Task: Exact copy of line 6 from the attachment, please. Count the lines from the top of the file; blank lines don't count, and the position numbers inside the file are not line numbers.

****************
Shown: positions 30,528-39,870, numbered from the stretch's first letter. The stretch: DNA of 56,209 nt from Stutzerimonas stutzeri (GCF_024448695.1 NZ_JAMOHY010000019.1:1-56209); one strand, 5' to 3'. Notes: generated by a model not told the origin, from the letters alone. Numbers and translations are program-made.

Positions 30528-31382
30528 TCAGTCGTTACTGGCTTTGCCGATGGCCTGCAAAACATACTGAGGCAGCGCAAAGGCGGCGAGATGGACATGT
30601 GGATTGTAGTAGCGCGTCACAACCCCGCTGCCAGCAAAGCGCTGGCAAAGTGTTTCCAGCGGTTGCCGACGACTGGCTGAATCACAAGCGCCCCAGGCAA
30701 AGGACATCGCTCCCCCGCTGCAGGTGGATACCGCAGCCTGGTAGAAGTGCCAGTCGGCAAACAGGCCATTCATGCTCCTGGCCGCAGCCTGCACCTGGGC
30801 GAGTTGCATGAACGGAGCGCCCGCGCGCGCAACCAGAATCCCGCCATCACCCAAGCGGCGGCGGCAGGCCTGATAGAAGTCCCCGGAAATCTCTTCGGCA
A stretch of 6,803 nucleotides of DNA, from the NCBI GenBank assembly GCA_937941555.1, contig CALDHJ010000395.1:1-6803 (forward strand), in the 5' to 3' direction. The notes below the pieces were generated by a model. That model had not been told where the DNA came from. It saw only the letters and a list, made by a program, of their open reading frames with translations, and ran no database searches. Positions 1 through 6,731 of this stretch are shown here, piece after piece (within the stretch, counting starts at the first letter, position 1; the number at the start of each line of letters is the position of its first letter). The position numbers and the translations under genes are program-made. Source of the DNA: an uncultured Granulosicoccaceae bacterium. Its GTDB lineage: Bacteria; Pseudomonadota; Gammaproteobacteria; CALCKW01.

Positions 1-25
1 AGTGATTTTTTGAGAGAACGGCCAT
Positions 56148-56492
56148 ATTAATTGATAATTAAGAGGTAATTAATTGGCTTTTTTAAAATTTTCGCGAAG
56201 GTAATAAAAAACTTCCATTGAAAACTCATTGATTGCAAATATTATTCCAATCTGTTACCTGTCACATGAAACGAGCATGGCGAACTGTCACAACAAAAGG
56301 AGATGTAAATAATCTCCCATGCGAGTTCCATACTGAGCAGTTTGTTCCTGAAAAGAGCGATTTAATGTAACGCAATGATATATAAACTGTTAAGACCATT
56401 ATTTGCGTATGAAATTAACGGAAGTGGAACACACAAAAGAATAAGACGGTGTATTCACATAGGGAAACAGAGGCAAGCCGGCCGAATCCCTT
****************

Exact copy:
30801 GAGTTGCATGAACGGAGCGCCCGCGCGCGCAACCAGAATCCCGCCATCACCCAAGCGGCGGCGGCAGGCCTGATAGAAGTCCCCGGAAATCTCTTCGGCA